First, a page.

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Proven Teaching Techniques

By Alan Peters,

24 Jan 2020

The best classroom practitioners know what works, and what doesn’t; they are open to new ideas but have a store of proven teaching techniques that provide the bedrock of their work. These proven ways of working adapt and change over time, with new ideas (that actually succeed) replacing other methods that might be in the pedagogical relegation zone.  Nevertheless, they are the teaching techniques which make sure that outcomes for students are as good as they can be. Being a teacher means it is essential to have a tolerance for déjà vu.   Because, as sure as the bell for the end of a non-contact period comes quicker than the one for the end of a History lesson with 9 set ‘completely uninterested in the topic’, so what is all the rage one year will fall out of fashion within a couple and be back on the ‘must follow’ toolkit.

sent with trumpets and feathers from the latest incarnation of the DFE, after another ten. What are Proven Teaching Techniques? Put simply, this is something that works for that teacher.  In turn, something that works for the teacher is something that provides the strongest results for their pupils.  By definition, that means that the best teaching methods will vary from person to person, and from student age group to age group. But the suggestions below, taken from real teachers working across both primary and secondary age groups, and even middle school/prep school years, came up time and again. Start In An Organised Way The above seems too obvious to state, but which of us has not arrived late for a lesson, left vital resources in the back seat of the car or (I know it sounds impossible!) been a little less prepared for English with Year Seven than we should be?  And how many of us have allowed, now and again, for these criteria of disorganisation to become briefly the norm rather than the exception?  No need to put our hands up; we know who we are! The consensus among the teachers to whom I spoke was that it is hard to have a good lesson if it starts badly, but that making sure it starts right is much easier than the lecturers and the assessors might have us believe.
  • Know what it is you want to teach
  • Know the learners to whom the lesson is pitched
  • Already be in the classroom, ready to go, before the class arrives.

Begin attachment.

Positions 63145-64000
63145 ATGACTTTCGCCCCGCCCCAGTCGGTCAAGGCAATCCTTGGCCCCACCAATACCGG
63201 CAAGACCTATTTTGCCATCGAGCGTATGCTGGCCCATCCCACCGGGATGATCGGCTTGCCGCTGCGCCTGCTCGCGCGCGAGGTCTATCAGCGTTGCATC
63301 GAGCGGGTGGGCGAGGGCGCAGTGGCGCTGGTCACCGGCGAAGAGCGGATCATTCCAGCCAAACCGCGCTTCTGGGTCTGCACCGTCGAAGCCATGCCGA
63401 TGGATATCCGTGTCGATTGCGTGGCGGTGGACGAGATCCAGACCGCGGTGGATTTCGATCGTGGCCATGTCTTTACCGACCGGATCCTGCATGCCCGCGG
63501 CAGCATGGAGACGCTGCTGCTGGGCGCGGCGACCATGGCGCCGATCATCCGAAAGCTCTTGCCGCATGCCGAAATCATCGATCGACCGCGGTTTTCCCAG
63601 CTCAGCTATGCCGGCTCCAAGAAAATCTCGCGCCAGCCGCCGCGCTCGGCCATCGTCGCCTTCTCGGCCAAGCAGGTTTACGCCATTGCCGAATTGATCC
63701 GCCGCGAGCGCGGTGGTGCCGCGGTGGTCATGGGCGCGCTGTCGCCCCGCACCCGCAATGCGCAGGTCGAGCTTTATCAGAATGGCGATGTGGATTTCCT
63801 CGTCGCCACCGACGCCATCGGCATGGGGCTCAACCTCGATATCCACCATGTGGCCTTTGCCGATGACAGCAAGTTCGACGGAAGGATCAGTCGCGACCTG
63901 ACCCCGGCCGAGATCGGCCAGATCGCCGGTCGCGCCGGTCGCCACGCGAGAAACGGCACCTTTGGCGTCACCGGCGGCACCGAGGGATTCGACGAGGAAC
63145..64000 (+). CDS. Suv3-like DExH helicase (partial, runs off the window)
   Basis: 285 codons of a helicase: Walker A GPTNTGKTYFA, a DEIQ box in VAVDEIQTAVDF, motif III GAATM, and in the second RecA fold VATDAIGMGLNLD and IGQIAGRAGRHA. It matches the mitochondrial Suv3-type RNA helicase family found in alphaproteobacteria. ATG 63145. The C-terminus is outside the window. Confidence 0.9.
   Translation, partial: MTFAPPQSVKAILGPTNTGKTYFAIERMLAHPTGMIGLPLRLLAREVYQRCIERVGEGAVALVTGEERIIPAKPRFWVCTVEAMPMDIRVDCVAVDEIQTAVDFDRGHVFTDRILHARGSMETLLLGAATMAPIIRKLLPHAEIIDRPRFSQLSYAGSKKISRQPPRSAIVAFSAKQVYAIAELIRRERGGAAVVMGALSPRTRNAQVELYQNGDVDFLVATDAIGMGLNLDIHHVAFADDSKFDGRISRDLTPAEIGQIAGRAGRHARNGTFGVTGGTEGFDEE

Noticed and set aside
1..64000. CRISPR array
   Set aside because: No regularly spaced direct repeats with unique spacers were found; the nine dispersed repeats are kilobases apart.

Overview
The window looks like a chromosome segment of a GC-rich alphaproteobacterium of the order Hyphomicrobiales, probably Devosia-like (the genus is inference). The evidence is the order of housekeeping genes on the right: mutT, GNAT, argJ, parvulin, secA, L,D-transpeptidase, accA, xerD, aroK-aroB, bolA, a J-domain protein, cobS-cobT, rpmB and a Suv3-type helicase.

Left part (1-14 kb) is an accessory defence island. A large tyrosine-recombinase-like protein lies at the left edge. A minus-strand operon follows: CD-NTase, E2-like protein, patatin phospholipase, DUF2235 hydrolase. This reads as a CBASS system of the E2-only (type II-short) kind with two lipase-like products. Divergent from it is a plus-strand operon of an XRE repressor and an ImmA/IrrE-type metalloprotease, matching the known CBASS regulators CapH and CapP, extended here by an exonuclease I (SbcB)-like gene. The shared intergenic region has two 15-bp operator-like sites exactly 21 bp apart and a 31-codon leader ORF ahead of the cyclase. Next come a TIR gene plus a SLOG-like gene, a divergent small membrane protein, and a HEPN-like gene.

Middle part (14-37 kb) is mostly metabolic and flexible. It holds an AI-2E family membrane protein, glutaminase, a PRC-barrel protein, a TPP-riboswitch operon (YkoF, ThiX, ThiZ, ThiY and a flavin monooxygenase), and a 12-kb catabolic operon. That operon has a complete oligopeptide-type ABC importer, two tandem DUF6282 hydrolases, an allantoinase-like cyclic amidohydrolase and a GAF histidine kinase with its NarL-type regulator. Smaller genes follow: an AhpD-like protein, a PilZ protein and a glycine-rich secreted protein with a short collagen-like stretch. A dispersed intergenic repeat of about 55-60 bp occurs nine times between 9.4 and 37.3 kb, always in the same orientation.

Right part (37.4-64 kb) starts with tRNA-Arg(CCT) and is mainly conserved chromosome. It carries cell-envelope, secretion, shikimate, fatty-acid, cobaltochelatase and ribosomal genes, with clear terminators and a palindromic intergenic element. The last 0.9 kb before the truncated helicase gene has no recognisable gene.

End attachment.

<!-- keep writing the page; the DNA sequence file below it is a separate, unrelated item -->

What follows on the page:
With these three in place, the chances are that the lesson will work.  Whether groups line up outside, stand behind their desks or sit down, bright and eager faces waiting to absorb the nuggets of wisdom to pass from your lips, is really down to the individual. Get Their Interest Again, it isn’t ground breakingly original, but capturing the enthusiasm of the class will help to make the lesson go well.

The most proven teaching techniques are the simplest.

However, since our piece is about proven teaching techniques, learning how to get the enthusiasm of the bundle of energy sitting in front of you is perhaps of more use than just stating the importance of the principle.  Here are some suggestions:
  • Have a subject specific challenge on the board for the class to make a start on as they come in.

    Ideally, this will be loosely connected with the topic in hand (perhaps a revision or recap exercise, or a task which will promote discussion into the lesson.)  For example, imagine a study of, say Macbeth; get the class to work in pairs to come up with the three most insignificant roles that they have come across in the play.  As they justify their selections, and hear the choices others, discussion can be directed towards the realms of the work which the teacher wishes to follow.
    • A small point – avoid competitive activities, for example, the first to come up with ten geographical words about rivers.

      Just make the task about listing the geographical terms.

      There are no winners and losers.

      Those who respond to competition will make the activity competitive anyway, and those who are turned off by this are more likely to remain engaged if they know the ultra-competitive class members are not going to be dominating the task.
  • Random words – go round the class getting the pupils to offer a one word summary of the previous lesson.

    Go around randomly, and don’t worry about getting a response from every pupil.  When a particularly relevant comment is made that fits with your teaching intention for the day, it can be time to move on.
    • Ban judgement comments; that way the expected comments of ‘boring’ etc will be avoided.
  • Cloze exercise – this is a short task which consists of a passage with words missed out, which the students complete.

    The best cloze exercises have regular omissions, such as every seventh word.
  • Chopped Up Passage – a bit of preparation needed here, but on the students’ desks are ten strips of paper which can be put together to make a passage.
  • Video Clip – a short piece of video to promote interest and use as a starting point.